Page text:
Republicans will face endless primary challenges in 2018 if they vote against the only repeal and replace bill that they will have a chance to vote on this year.
There may be a chance to amend the bill when it hits the Senate floor, likely the third week in March, but that will mean a round-trip to the House to approve the amended bill—a risky endeavor.
Speaker Ryan is assuring angry conservatives that many other targeted bills—such as allowing cross-state purchase of health insurance and medical liability reform—will move separately. Plus, Health Secretary Tom Price says he will use his regulatory authority to write rules that will be friendly to consumer choice, competition, and innovation.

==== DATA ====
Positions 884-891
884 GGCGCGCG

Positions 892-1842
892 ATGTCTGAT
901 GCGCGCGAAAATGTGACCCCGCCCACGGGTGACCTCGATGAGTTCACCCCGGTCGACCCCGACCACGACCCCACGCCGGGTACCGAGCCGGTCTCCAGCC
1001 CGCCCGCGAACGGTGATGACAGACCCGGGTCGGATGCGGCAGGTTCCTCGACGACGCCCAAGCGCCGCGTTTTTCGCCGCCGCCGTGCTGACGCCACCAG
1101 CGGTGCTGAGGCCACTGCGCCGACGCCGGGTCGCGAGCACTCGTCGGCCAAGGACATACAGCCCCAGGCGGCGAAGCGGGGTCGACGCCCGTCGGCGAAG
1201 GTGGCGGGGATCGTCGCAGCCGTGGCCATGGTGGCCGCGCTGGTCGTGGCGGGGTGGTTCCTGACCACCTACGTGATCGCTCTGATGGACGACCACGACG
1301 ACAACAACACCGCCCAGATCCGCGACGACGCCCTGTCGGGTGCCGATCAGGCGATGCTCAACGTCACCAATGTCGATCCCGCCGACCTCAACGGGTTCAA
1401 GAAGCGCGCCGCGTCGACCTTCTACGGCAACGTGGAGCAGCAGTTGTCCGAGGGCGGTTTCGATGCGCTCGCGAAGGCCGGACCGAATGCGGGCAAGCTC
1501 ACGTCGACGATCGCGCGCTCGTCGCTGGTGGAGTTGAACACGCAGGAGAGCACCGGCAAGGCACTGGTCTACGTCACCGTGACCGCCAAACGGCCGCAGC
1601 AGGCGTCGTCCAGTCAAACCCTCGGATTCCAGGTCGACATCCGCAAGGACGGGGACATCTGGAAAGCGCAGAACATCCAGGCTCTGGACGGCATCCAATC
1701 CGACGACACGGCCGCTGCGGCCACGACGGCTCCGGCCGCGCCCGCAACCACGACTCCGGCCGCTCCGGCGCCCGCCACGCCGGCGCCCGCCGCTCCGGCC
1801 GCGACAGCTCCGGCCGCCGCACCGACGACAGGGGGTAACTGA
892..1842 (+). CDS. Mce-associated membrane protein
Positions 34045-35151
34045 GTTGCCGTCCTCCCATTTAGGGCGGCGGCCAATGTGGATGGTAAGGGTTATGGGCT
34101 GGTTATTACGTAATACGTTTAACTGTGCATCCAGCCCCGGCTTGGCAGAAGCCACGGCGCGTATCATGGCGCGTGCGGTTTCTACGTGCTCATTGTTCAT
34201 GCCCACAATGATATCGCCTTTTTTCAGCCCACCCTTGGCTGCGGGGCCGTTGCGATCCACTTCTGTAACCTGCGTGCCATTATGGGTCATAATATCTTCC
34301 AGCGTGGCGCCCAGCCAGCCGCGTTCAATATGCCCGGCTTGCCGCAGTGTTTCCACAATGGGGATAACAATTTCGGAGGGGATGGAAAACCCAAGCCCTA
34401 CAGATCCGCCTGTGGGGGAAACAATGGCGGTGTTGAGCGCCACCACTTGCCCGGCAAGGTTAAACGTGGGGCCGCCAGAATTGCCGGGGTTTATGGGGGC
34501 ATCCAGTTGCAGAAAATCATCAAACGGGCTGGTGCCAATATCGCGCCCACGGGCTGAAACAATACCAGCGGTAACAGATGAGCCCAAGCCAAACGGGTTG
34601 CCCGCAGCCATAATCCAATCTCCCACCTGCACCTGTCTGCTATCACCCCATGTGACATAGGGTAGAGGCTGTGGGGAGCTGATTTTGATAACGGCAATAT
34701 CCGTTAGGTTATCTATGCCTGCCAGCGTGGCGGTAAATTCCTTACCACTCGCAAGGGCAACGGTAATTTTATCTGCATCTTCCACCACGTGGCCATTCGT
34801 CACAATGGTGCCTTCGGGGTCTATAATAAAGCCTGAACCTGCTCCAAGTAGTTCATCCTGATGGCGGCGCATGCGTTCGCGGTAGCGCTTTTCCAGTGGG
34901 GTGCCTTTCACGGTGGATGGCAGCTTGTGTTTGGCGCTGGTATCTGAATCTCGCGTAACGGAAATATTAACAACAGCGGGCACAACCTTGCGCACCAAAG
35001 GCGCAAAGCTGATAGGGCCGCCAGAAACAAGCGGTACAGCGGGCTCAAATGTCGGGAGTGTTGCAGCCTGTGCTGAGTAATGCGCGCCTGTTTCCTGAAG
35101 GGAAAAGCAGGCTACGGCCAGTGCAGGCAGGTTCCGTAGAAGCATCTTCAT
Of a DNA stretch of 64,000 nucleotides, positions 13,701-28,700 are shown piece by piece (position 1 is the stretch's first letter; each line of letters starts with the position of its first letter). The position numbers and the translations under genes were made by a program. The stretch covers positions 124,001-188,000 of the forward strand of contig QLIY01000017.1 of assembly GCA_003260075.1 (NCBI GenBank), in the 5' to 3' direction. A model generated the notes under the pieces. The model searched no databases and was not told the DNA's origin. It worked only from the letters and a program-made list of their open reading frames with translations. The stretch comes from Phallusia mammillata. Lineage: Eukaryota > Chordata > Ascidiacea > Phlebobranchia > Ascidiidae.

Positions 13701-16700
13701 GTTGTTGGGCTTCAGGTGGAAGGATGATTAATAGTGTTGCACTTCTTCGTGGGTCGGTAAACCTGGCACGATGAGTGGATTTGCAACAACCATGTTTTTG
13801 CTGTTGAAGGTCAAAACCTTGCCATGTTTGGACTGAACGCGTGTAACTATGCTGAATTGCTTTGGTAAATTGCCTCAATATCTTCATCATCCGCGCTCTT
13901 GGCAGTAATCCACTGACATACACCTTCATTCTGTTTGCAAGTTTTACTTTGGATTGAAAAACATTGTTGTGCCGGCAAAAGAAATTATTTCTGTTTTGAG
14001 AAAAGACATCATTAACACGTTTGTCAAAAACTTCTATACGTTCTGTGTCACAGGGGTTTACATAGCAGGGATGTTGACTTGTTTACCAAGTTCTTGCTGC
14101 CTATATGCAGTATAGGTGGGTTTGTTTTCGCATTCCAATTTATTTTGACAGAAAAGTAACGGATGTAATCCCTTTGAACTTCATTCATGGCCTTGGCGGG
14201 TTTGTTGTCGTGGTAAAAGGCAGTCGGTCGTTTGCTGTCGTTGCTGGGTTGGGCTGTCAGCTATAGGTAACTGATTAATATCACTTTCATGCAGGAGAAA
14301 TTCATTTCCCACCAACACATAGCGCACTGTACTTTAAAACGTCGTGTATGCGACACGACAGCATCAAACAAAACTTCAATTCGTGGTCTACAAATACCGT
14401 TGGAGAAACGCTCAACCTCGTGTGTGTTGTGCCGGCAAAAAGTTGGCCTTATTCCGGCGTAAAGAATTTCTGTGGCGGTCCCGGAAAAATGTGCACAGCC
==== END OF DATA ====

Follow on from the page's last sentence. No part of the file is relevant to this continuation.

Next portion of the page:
President Trump is all-in to help get the House bill over the finish line, over to the Senate, and onto his desk to deliver on what he considers his top campaign promise. If he has to jettison some of the transformative conservative reforms in the bill, few believe he would hesitate to do that.
Conservatives may not like to hear it, but leaders and staffers have crafted what they believe is the best bill possible given the limits of the reconciliation process, the pressures of the legislative calendar, and the need to provide a safety net for those currently receiving ACA coverage.
Democrats want nothing more than to get ObamaCare off their political backs. Any replace strategy is risky. But voting against “repeal” could be the death knell for Republicans in 2018.
Grace-Marie Turner is president of the Galen Institute, a non-profit research organization focusing on patient-centered health reform, and publisher of ObamaCareWatch.org